HomeEntertainmentThe ‘theatre’ of dining-out at Komba Hari

The ‘theatre’ of dining-out at Komba Hari

THERE was quite a large crowd enjoying lunch at the Komba Hari Grillroom, Rainbow Towers last Friday as there should be.

Eating Out with Dusty Miller

And indeed as there probably constantly would be if one or two items on the attractive, exciting menu didn’t initially appear so outrageously dear!

OK, there are swings-and-roundabouts. Some starter courses sound quite reasonably priced, bearing in mind the quality and quantity of ingredients and the fact you are eating in a five-star hotel.

Highlights of these are fresh crisp, crunchy salads and soup of the day at US$4 apiece; a 1960-ish retro prawn cocktail at US$10 and wonderful pan-fried piri-piri chicken livers for US$8.

These all compare favourably with starter courses at most other mainstream hotels in the country and many walk-in restaurants.

And even in our dreadfully depressed economy, few fair folk could realistically complain about tender export quality grass-fed beef steaks at US$20 for a 400g T-bone or 300g fillet and 300g rump steaks priced US$2 less, with all the trimmings.

On Friday, my appetiser was home-made cream of mushroom soup, which was very satisfactory at US$4 including dinky in-hotel baked crisp rolls and butter.

But on the last day of the most recent ZoL/EatOut Restaurant Week I had a spectacularly fine seafood bisque, redolent of the ocean at (I think) US$7 or US$8, which should always be on the menu!

Some main course dishes struck me as possibly rather too pricey, but having checked my archives I see they’ve been charging US$29 for prawns, sole or kingklip since at least mid-2011.

I’m not sure the same US$29 was the cost of grilled Nyanga trout served with a light soya sauce, ginger and spring onions back in ’11 and I’m pretty certain I’d have screamed in print if Kariba bream fillets with capers and lemon butter sauce had been US$25 then.

But I was a guest and one of the big attractions of the Komba Hari is “inter-active cooking”, whereby the main courses are griddled in front of you by a usually chatty chef/cook who knows what he or she is doing. It is part of the theatre of dining out.

I have regularly eaten at Komba Hari since the day it opened and have always been amazed how juicy steaks, chops, venison, robust fish portions and delicate crustaceans are all cooked together on the same griddle pan, along with starches, sauces and vegetables.

None of the flavours impinge upon one another, the ingredients’ integrity is intact and, almost invariably, everything is ready to be served simultaneously!

On Friday it was the grand tiger prawns of Rainbow’s quality control boss Liz Makwezwa and my own delicious fillet of kingklip which bubbled and squeaked alongside each other as the cook prepared a meatless stir-fry for us; and one with chicken strips in it for RTG group publicist Eltah Sanangura (who’d also had a starter of her almost invariable chicken livers.)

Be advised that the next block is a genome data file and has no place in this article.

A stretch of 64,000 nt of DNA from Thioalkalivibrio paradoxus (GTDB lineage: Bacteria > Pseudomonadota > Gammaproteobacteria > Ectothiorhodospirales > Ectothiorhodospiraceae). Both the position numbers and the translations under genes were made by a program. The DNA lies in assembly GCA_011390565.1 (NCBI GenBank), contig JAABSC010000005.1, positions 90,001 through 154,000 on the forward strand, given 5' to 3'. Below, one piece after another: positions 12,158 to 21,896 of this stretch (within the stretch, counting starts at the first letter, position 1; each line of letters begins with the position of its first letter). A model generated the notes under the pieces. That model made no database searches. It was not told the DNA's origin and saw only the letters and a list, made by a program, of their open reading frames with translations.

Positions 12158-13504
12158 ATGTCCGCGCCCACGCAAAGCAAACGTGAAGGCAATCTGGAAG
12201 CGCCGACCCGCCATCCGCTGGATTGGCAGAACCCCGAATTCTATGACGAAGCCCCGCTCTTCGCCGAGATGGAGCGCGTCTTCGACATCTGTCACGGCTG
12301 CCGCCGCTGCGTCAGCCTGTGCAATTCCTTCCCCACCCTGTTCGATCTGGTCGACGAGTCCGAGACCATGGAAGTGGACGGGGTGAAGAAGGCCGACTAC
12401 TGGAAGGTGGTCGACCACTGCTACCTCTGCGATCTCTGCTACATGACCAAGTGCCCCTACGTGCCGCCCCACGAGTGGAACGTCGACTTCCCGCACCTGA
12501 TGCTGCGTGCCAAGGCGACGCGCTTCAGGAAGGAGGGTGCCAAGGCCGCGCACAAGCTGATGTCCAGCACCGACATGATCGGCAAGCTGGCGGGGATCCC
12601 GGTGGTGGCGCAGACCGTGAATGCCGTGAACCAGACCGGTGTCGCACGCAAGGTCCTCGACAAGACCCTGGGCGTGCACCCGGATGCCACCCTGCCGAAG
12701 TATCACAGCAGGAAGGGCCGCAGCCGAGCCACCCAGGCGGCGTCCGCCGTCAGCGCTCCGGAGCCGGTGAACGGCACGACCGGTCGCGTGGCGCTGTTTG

Ever-smiling and reportedly unflappable John Gweshe is the fairly new general manager at Rainbow Towers and Conference Centre and joined us for a drink and a chat but declined lunch as he’d had a big breakfast.

He mentioned in passing that the buffets at the OTHER Rainbow Towers restaurant: the Harvest Garden are now back on track. I’ll check out this statement on your behalf soon, because the last time I tried one, it was disappointingly bland, with little choice and — I thought — far too expensive for what was on offer.

Puddings are always very pleasant in the Komba Hari but, as in many outlets in this country, seem priced too high for the rest of the menu, considering it is the family man (or woman) who must dig deep to provide a sweet course for younger members of the clan.

Comparisons are odious, but good friends of mine thought the really excellent banana fritter at the new Bamboo Inn Chinese restaurant at Alex Park really too costly at US$6. Komba Hari’s equivalent is US$12! (Served with ice-cream, honey, and a sprinkle of crushed nuts).

Candied pineapple cooked in caramel sauce with orange slice and vanilla ice-cream sounds stupendous, but, again, it’s US$12 and “pear cigars” (stewed with cinnamon, black cherries and raisins, wrapped in phylo pastry and served with chocolate flavoured ice-cream) are even dearer at US$14. Granted these are fairly “grown-up” desserts.

Cheapest sweet is a trio of ice-creams at US$10. I had a delightfully zingy fresh fruit salad with cream and a slice of English fruit cake for US$12.

I drank the house dry white wine with my main course and declined a post-prandial coffee. (My daughter, Adele, once declared the cappuccino at Rainbow Towers’ predecessor Sheraton Harare the best she’d had in Africa!)

Komba Hari at Rainbow Towers Hotel and Conference Centre opens for lunch and supper Monday to Saturday.

dustymiller46@gmail.com. dustymiller@gmail.com; www.dailymiler.co

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